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Mom not using effective listening with her teen. Image courtesy of David Castillo Dominici /

Teens don’t want to be lectured all the time; it stops them from sharing with you.
Image courtesy of David Castillo Dominici /

Improve Your Parenting With Effectively Listening with Teens

Ever wonder why your teenager doesn’t talk to you?  Have you ever missed the days when they were little and they actually shared what they did for the day?  You hear about some of your friends whose teens share everything with them, and you wish that were you. Listening effectively with your teens can help your teen become more open with you.

Every week I sit across the therapy room from tens of adolescents.  When they start counseling I always ask them whether they feel close with their parents.  Some say yes and others say no.  Of those who say yes, nearly all of their parents have one thing in common: they don’t judge what their teenager shares with them.  Of those why say no, their parents usually have this in common: their teen does feel judgment when they share anything, so they stop sharing.

What kind of parent are you?  It’s hard for us to self-reflect on this.  It’s a fine line to walk anyhow because we need to course correct our children if they say something crass, or talk about a friend who is into some really bad stuff.  On the other hand, if our kids are talking about how tough a Spanish test was, they will resent advice on how to study better next time unless they are directly asking for it.

Reflective Listening

For most people, listening reflectively is very difficult.  We naturally want to help!  When someone shares something they are having difficulty with, we want to fix it for them.  Unfortunately this backfires a lot of the time.  Teenagers end up perceiving advice as judgement.  They feel frustrated with unsolicited advice.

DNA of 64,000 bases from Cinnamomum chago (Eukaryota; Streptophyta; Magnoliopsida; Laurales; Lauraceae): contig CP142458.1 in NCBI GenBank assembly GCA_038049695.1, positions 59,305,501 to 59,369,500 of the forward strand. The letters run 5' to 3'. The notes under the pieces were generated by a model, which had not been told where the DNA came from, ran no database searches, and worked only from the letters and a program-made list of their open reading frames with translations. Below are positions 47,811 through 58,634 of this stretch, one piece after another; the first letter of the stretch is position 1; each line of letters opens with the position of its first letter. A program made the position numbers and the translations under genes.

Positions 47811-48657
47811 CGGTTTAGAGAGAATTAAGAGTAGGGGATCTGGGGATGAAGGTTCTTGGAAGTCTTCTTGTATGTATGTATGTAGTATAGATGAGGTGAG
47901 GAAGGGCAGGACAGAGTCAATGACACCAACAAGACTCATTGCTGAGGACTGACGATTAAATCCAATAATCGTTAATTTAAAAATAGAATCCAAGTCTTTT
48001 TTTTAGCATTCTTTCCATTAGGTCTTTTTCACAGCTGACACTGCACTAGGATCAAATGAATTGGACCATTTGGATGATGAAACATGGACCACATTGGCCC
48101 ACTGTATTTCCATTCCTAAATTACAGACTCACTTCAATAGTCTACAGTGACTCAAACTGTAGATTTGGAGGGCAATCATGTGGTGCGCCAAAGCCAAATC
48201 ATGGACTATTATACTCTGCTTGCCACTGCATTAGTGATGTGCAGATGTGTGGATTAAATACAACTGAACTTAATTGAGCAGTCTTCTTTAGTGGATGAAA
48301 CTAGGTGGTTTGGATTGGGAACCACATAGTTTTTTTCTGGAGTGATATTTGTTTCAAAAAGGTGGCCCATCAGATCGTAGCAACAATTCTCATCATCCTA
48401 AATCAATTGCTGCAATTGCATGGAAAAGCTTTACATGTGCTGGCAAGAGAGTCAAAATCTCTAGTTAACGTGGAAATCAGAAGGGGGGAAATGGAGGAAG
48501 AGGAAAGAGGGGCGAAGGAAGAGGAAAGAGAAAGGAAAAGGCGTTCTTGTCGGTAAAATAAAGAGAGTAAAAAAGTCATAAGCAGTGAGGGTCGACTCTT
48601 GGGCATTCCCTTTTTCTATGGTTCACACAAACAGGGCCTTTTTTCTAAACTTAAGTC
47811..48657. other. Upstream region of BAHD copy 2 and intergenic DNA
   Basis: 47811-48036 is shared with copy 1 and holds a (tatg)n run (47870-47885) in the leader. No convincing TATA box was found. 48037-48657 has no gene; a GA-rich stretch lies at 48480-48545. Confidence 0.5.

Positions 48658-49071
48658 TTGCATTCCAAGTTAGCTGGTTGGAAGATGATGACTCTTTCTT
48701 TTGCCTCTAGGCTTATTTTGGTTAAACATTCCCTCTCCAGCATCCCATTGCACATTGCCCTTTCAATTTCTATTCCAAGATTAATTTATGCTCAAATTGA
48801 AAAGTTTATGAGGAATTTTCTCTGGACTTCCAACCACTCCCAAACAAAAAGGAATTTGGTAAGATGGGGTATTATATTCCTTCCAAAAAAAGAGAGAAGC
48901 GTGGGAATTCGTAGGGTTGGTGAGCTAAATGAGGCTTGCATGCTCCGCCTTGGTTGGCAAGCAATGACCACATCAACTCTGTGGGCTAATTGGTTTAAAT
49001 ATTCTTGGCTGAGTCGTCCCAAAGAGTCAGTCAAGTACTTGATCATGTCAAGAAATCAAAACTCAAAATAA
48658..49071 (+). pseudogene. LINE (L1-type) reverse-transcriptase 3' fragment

According to, effective listening starts with minimizing distractions. I know that seems obvious. However, showing you are listening distraction-free is important to your teen. Set your screens aside, sit down, and face them. It’s okay to ask the same from them. Note that some teens, especially males, speak more openly without direct eye contact. In that case, sit side by side.

If you would like to hear more and more from your teen, use all your strength to refrain from comment.  You certainly don’t have to give your approval of things you don’t agree with.  On the other hand, if your teenager is telling you about something one of their friends did, just nod along and say, “uh-huh.”  In extreme situations you might have to get involved or give an opinion, such as if your teen says their friend is suicidal.  However, if your teenager is talking about a friend who regularly cheats on their homework, try not to say anything about that friend being an awful person.  The truth is, they might not be.  They might lack integrity in their schoolwork, but only because they are desperate to improve a grade.  While that’s not an acceptable excuse to cheat, it’s certainly something we can all understand.

For those of you who don’t have a really open relationship with your teenager, it’s tough.  You probably don’t even know where to begin.  Hang in there and be patient.  Your teenager actually wants your affection and attention, but just not if it comes with a lot of negative commentary.

Helping teens grow and families improve connection,

Lauren Goodman, MS, MFT